Now that the U.S. government has cleared the Keystone XL project of any dire environmental impact, attention is returning to why the pipeline was needed in the first place: to get more Canadian oil to U.S. refineries.
A long awaited report on the XL Keystone pipeline stated what everyone knew all along, the State Department said the Keystone XL pipeline would not have a significant impact on global warming or greenhouse gasses.
WTI got a big boost as Trans-Canada announced the southern leg of the Keystone Pipeline is operational driving up West Texas Intermediate versus Brent Crude as the market anticipates that will mean more products for export and a reduction in the global spread.
Oil is getting a yearend squeeze as inventories fall and geopolitical risks seem to be rising. War in South Sudan, a terror attack in Russia and labor trouble in Libya are giving the bulls a little ride.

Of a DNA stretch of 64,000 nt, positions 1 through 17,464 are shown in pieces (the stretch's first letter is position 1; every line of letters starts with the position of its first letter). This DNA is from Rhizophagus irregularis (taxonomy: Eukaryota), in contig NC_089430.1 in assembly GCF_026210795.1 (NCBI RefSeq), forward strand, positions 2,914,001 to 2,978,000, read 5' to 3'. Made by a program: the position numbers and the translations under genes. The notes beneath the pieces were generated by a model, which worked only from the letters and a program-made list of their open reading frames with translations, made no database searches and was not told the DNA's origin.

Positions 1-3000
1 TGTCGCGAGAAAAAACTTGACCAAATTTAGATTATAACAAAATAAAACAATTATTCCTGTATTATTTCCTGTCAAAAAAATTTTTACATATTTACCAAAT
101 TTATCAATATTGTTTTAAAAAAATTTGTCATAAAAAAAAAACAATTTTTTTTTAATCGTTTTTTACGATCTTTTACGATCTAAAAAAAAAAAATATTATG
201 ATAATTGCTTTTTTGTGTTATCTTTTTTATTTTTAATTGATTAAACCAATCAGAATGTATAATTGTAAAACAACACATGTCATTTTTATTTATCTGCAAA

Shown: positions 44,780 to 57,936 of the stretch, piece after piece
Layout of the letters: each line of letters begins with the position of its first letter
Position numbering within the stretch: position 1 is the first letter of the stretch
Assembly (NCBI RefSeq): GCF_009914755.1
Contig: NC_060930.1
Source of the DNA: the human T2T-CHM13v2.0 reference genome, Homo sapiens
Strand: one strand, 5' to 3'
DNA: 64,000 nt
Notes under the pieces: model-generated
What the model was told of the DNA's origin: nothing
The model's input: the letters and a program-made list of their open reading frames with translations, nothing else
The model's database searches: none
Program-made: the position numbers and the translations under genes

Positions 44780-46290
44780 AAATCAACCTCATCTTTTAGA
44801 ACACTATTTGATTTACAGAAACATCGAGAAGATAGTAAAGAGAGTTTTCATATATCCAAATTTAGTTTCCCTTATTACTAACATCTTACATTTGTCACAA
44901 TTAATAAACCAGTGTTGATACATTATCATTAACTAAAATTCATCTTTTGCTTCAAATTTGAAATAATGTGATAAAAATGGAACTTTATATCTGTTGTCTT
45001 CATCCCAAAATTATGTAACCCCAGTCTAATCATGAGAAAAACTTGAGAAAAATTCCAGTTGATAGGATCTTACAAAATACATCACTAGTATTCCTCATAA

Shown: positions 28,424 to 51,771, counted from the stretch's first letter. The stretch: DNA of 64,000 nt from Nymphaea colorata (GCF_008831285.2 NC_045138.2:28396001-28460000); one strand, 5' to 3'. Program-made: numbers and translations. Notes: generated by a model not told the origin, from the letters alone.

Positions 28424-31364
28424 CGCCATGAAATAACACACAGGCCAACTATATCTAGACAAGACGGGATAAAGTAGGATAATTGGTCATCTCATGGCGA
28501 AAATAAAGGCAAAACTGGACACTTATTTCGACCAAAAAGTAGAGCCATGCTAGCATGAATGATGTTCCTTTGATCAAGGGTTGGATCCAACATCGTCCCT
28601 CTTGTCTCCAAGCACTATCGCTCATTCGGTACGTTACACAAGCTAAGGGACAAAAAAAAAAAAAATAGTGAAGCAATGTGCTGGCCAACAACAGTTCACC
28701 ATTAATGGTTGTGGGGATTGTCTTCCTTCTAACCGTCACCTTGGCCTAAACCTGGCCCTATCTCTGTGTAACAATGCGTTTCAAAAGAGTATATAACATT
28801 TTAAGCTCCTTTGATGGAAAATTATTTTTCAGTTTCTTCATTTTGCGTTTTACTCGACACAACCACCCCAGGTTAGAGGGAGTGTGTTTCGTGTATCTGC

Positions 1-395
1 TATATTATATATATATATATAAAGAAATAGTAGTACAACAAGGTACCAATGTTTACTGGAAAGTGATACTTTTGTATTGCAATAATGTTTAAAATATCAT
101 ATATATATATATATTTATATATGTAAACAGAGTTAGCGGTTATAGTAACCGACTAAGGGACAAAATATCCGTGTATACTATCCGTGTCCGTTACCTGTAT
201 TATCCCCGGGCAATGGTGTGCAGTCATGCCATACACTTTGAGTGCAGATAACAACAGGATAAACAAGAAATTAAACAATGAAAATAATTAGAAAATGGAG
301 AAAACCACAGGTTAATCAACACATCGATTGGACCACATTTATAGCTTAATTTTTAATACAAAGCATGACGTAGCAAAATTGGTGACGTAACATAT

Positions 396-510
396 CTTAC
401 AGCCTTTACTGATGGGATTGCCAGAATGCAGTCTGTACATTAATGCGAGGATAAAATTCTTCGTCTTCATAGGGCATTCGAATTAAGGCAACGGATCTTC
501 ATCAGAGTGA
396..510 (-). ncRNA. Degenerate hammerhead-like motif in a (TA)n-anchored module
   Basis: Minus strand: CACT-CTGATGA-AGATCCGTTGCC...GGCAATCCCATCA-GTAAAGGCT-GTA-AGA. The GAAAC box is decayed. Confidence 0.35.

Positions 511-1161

With total U.S. crude oil and refined product inventories already lower by more than 33 million barrels since the middle of October, if crude oil enters into a strong destocking pattern as evidenced by the API report, the current oil price rally is likely to extend further.
The oil market is getting foggier as the American Petroleum Institute reported 12.4 million barrels drawdown in supply. The market seemed to sense what was coming as the market rallied into the number and exploded afterwards. Yet this shocker caused a massive rally.
Isn’t amazing how all of a sudden bullish stories seem to materialize when markets are at key support and oversold? Oil, which couldn’t buy a bullish story, all of a sudden got three that turned the market’s fortunes.